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Full-Text Articles in Law

Withdrawal Of Treatment For Minors In A Persistent Vegetative State: Parents Should Decide, Ann Maclean Massie Jan 1993

Withdrawal Of Treatment For Minors In A Persistent Vegetative State: Parents Should Decide, Ann Maclean Massie

Scholarly Articles

No abstract provided.


Defining The Right To Die, David M. English Jan 1993

Defining The Right To Die, David M. English

Faculty Publications

Although Friedrich Nietzsche was not noted for his views on medical ethics, the above quotation captures the essence of James Lindgren's article. Lindgren posits that the recent O'Connor' and Cruzan decisions signal a shift in the law on the withdrawal or withholding of treatment. He concludes that the requirement set forth in those cases-that an individual must have clearly and convincingly expressed his or her wishes before treatment can be terminated--errs unduly on the side of life. Basing his conclusion primarily on preferences revealed by public opinion polls, he contends that a better rule would be to presume, subject to …


The "Value Of Human Life" And "The Right To Death": Some Reflections On Cruzan And Ronald Dworkin, John M. Finnis Jan 1993

The "Value Of Human Life" And "The Right To Death": Some Reflections On Cruzan And Ronald Dworkin, John M. Finnis

Journal Articles

These reflections focus on three members (one professor and two alumni) of my Oxford college. Though University College officially bears the name The Great Hall of the University of Oxford, it is only one of that university's 30 colleges, and not a particularly large one-only about 450 students and teaching fellows like myself. My title's focus on one named law professor may already seem narrow. How then, you may wonder, can adding two more names from the same little institution in England make this lecture less parochial, and more relevant to Southern Illinois?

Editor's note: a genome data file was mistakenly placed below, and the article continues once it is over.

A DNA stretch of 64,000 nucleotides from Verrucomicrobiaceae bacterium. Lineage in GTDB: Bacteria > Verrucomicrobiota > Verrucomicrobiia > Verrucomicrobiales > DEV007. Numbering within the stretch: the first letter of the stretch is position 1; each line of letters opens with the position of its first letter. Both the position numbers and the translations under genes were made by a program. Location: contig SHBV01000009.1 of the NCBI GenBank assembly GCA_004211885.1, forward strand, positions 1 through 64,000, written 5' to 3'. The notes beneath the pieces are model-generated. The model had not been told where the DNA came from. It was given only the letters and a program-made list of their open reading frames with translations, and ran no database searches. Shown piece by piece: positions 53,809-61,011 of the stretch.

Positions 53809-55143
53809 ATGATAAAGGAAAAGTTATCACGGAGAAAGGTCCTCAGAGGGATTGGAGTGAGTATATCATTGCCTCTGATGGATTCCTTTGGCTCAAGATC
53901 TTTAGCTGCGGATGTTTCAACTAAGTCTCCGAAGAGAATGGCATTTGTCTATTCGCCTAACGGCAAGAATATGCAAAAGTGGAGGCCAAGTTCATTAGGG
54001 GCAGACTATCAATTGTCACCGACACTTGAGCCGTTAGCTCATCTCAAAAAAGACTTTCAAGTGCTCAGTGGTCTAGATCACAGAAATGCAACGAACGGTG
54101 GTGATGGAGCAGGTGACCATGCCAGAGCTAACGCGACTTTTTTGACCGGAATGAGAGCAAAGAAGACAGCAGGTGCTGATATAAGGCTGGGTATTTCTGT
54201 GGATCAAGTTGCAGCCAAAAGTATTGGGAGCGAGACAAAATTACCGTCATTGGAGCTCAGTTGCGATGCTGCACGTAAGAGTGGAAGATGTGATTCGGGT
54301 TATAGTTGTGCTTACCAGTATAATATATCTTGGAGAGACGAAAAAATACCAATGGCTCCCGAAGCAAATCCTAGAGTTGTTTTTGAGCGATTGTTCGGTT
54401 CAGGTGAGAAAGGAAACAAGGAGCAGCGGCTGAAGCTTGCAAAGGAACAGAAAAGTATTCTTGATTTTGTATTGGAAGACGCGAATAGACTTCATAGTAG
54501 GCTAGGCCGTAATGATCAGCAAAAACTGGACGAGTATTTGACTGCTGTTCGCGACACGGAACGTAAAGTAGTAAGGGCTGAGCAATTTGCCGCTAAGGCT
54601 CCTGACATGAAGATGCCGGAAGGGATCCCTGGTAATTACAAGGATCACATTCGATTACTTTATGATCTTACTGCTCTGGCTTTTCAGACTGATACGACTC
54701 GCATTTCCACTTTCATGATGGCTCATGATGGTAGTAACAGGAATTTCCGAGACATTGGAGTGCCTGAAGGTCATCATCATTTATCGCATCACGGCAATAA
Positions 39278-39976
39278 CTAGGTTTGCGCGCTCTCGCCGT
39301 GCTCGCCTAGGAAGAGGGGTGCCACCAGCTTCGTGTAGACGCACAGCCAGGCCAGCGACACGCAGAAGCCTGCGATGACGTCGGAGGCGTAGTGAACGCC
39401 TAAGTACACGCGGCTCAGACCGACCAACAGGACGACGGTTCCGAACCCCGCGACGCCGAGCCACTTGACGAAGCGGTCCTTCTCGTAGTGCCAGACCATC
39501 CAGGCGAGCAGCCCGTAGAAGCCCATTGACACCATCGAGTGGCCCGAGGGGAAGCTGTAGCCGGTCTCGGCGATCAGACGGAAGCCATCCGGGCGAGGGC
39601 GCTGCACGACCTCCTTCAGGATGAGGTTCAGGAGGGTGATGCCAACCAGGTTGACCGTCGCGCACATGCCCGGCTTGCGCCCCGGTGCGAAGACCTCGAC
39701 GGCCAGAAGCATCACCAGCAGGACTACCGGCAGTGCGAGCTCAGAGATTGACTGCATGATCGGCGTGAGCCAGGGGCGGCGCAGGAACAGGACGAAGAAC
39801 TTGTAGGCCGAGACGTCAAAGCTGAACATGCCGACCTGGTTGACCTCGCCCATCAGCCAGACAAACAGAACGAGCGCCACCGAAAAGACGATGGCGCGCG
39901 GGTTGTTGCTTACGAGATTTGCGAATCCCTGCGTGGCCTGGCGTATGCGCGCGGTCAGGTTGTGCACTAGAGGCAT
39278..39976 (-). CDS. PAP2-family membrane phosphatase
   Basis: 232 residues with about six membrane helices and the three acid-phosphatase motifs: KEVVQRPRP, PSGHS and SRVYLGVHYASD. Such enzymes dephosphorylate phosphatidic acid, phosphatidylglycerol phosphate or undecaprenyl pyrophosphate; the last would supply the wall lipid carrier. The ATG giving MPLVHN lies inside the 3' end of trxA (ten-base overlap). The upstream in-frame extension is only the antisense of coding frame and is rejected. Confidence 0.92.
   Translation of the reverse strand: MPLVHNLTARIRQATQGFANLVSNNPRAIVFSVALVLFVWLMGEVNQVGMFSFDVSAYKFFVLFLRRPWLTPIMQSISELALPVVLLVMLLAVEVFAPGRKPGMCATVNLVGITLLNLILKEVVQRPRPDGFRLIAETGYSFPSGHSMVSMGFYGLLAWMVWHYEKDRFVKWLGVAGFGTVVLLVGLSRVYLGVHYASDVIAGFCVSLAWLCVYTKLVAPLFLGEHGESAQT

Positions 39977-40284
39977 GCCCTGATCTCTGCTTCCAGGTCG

Active V. Passive Euthanasia: Why Keep The Distinction?, Yale Kamisar Jan 1993

Active V. Passive Euthanasia: Why Keep The Distinction?, Yale Kamisar

Articles

In the past two decades, we have witnessed a "sea change in public, medical, and legislative judgments" about "letting die" and the "right to die." But it is no less true today than it was 35 years ago, when I first wrote about this subject, that in Anglo-American jurisprudence active euthanasia (what used to be called "mercy killing") is murder.